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Introduction to Speaker Identification

Module by: Chris Pasich. E-mail the author

Summary: An introduction to the basic concepts of speaker identification.

Introduction

Modern-day security systems are wide-ranging and usually have multiple layers to get through before they can be properly cracked. Aside from the standard locks and deadbolts and alarm systems, there are very complex methods to protecting important material. Many of these are methods that can allow or disallow a specific individual to access the material – a computer system has to be able to successfully detect a fingerprint, read an individual's eye patterns, or determine the true identity of a speaker. This last point is the focus of our project – speaker identification.

Summary

Our project aims to determine the true identity of a specific speaker. The speaker will speak a word to the system, and the actual word itself can be any word. The system can accept any word because it is a text-independent system, meaning there is no specified word need. The system will determine the identity of a user by examining the vowel sounds, from the input speech signal. The vowel sounds will be analyzed in the frequency domain, specifically by looking at the peaks, or formants, of the frequency response of the signal. These formants will be compared with the formants of all of the group members previously stored in the database of the system. The group member with the highest resulting value after the comparison is the one identified as the speaker by the system. If no user reaches the set threshold value, then the system responds by saying there is no match for the given speaker.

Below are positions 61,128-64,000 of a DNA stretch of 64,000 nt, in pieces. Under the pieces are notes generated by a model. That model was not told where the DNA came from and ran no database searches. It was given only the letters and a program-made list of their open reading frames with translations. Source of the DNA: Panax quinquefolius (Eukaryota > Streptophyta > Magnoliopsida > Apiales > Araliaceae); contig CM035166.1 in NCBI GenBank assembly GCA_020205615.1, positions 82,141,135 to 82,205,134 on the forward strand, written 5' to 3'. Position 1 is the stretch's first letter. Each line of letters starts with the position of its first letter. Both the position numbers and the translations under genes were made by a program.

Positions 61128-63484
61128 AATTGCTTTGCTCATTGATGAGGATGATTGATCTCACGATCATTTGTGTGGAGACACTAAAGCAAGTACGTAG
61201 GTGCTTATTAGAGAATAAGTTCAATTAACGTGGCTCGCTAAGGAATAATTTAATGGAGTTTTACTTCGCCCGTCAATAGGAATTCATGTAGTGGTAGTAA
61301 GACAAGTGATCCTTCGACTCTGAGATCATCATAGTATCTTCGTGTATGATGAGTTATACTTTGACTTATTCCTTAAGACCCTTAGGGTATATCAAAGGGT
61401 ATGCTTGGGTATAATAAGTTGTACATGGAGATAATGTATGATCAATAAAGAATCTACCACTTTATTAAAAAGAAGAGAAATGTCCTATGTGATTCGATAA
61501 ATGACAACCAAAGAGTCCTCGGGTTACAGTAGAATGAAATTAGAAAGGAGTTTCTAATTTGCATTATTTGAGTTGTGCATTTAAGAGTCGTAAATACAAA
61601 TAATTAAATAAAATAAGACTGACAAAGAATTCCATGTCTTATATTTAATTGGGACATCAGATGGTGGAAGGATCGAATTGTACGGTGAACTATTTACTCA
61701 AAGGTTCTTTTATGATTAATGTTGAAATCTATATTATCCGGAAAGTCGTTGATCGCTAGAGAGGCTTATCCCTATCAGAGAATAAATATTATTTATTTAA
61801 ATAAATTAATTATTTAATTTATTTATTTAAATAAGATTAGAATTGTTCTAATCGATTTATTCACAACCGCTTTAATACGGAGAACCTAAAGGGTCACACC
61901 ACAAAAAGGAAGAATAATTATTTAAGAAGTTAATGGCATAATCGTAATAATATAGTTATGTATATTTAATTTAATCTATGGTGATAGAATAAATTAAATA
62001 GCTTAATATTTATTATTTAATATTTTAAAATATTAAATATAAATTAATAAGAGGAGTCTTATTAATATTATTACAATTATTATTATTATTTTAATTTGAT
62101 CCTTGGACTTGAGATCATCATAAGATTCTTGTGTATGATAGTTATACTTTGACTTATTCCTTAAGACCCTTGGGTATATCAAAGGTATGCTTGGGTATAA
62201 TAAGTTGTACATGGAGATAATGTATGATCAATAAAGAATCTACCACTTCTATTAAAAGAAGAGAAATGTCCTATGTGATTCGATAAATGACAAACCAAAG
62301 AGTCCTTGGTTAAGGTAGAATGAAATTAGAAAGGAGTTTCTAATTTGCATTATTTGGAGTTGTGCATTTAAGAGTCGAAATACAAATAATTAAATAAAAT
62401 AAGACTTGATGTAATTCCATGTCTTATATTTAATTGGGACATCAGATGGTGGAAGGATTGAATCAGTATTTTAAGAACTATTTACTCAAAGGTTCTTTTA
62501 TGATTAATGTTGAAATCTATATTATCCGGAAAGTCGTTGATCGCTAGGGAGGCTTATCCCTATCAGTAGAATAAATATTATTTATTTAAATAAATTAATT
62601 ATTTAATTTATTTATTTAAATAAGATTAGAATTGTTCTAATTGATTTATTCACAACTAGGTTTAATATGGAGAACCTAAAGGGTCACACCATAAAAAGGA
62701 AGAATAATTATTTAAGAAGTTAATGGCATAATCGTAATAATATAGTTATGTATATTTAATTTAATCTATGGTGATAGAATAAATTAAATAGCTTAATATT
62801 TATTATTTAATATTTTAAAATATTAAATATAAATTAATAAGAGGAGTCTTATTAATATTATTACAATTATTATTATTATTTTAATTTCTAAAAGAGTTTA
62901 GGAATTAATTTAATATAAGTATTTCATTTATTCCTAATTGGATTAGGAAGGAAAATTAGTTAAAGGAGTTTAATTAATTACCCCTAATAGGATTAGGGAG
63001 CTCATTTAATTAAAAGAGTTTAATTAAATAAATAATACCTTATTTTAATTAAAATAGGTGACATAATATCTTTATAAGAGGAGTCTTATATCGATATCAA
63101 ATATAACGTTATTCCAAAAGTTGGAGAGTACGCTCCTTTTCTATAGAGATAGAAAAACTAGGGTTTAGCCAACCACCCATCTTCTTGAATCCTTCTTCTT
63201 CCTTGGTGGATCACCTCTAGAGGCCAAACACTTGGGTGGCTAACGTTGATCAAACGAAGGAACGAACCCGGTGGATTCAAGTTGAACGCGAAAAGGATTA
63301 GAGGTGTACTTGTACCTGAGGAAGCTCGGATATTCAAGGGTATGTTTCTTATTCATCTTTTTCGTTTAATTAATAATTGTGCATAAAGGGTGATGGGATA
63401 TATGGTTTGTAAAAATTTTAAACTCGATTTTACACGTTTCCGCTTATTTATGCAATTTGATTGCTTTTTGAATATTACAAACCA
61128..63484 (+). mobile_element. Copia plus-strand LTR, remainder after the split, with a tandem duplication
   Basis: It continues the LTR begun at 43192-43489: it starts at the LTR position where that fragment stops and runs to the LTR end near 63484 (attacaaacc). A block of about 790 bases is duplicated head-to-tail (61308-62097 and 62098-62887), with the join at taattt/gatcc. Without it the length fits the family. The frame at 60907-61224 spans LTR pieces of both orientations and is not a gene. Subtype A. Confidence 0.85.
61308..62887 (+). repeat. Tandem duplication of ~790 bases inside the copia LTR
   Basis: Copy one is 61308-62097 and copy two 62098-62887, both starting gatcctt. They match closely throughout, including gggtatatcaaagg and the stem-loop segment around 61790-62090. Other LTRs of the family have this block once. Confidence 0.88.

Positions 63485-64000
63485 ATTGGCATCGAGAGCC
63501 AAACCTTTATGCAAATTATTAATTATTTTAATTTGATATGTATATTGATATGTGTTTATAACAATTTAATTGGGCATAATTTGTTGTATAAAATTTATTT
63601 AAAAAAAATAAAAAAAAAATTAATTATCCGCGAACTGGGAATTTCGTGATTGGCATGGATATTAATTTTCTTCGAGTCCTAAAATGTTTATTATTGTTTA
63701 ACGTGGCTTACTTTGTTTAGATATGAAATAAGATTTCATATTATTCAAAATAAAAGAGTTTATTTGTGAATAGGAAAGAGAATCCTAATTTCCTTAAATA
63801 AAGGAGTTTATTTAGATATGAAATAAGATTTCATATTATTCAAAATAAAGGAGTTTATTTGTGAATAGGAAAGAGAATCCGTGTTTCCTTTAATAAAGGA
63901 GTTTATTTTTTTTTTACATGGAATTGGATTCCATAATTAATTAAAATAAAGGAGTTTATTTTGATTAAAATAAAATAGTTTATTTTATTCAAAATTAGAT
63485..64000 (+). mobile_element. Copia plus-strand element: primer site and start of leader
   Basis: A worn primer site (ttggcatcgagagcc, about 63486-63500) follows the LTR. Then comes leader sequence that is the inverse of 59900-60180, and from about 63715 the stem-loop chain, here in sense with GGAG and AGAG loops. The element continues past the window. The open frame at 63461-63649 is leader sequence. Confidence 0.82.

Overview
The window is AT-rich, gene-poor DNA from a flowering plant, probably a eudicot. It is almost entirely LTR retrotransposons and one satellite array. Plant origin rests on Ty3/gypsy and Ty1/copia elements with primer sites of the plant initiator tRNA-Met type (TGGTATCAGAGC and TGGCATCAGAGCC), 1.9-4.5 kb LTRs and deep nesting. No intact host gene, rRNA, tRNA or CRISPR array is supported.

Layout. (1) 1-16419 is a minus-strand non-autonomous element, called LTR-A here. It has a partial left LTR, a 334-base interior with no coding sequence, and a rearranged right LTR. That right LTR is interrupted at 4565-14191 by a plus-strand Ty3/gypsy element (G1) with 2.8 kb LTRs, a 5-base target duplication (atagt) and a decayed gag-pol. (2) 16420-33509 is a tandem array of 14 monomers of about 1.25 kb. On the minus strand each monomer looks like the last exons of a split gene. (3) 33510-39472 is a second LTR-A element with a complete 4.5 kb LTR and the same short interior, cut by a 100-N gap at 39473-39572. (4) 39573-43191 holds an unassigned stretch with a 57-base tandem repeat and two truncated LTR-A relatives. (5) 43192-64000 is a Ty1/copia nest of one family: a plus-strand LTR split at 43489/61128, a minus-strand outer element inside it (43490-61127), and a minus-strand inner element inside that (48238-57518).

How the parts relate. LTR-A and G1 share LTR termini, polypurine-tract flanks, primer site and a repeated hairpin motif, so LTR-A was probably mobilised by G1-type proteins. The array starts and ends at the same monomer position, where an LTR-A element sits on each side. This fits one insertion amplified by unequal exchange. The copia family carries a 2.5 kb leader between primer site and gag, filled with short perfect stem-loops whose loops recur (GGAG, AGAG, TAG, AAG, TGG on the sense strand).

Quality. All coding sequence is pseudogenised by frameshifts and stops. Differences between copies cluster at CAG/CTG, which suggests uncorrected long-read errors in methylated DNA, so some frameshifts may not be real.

Terminology

The task our group performed is called speaker identification, and is often confused with other similar terms. The exact definitions of some of these terms is explained below.

  • Speaker recognition: Determining who is doing the speaking. Generally has two different applications – speaker identification and speaker verification. Also referred to as voice recognition.
  • Speaker identification: Identifying the exact person who is speaking. The speaker is initially unknown, and must be determined after being compared to templates. There can often be a very large number of templates that are involved in identifying a speaker, as it is difficult to correctly identify a speaker.
  • Speaker verification: Determining if the speaker is who he or she claims to be. The speaker’s voice is compared to only one template – the person who he or she is claiming to be.
  • Speech recognition: Recognizing the actual words being said, in other words, recognizing what is being said rather than who is speaking. Often confused with voice recognition, which recognizes an individual speaker.

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